It's always great to have a plan for your future tests, and think how do they effect each other. Then you can start getting a better idea on what you want to learn and see.


    Let me know if you have any follow up questions

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  • Lindsay Peck

    I struggled with this concept at first too. We occasionally use multi-touch campaigns to solve for this if it's a larger test and we want to completely eliminate cross-pollination, or truly understand which specific touchpoint is impacting performance of a specific KPI. Beyond that, I am comfortable running multiple smaller-scale tests at the same time. I assume that traffic is being split evenly and randomly in all tests. In your example above, if you're running a product recs test on the homepage and the PDP, as long as users are split evenly and randomly between variations you can assume that, for example, if 300 users are exposed to homepage variation A and then they visit the PDP they will be equally split between all variations on the PDP.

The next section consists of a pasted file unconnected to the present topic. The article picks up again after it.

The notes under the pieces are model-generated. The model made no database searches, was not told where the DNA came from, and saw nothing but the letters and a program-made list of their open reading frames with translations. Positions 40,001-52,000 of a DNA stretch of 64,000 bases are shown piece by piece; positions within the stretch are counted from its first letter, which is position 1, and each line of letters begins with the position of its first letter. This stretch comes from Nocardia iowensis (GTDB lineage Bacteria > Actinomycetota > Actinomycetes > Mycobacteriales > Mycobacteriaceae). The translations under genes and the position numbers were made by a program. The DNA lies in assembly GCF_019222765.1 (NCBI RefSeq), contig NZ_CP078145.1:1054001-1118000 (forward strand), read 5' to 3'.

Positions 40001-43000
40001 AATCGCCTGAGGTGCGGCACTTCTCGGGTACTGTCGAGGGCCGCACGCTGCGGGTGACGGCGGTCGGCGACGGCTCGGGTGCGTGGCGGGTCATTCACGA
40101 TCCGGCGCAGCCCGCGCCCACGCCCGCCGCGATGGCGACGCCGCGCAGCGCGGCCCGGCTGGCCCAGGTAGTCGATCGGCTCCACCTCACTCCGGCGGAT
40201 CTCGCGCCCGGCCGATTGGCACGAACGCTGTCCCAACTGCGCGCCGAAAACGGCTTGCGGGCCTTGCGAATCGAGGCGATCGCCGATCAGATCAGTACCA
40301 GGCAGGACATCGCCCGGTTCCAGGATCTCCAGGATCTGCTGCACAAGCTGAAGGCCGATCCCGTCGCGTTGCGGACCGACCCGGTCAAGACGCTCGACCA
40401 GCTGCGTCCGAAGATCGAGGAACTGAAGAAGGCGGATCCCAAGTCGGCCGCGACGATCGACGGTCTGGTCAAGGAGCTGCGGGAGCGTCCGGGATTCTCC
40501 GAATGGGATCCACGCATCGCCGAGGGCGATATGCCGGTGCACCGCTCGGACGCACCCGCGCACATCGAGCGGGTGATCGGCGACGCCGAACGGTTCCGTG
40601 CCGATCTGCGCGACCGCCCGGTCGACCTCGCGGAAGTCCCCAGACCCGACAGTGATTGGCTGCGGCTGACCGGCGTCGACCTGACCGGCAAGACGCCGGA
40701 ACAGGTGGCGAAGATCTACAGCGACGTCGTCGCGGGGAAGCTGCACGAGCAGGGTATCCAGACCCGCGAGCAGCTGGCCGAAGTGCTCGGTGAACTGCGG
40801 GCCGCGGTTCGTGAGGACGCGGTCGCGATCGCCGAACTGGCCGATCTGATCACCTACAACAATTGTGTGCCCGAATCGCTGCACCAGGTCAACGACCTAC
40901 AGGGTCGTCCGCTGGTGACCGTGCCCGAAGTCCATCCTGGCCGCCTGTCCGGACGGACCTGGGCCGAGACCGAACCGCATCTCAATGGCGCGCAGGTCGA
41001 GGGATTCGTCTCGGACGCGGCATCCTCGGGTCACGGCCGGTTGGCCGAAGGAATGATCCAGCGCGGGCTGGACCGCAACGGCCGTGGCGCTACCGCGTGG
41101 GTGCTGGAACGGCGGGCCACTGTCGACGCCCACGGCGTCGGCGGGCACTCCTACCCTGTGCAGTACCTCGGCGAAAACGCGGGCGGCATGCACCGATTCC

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  • Corte Swearingen

    Thanks for the replies!

    I guess where I'm struggling is how the permutations quickly start building up and DY not keeping track of each permutation. As an example, If I have a product rec test with just 1 variation each on the homepage, the PDP and the cart, I have the following permutations.

    Homepage-Control; PDP-Control; Cart-Control

    Homepage-Variation; PDP-Control; Cart-Control

    Homepage-Control; PDP-Variation; Cart-Control

    Homepage-Control; PDP-Control; Cart-Variation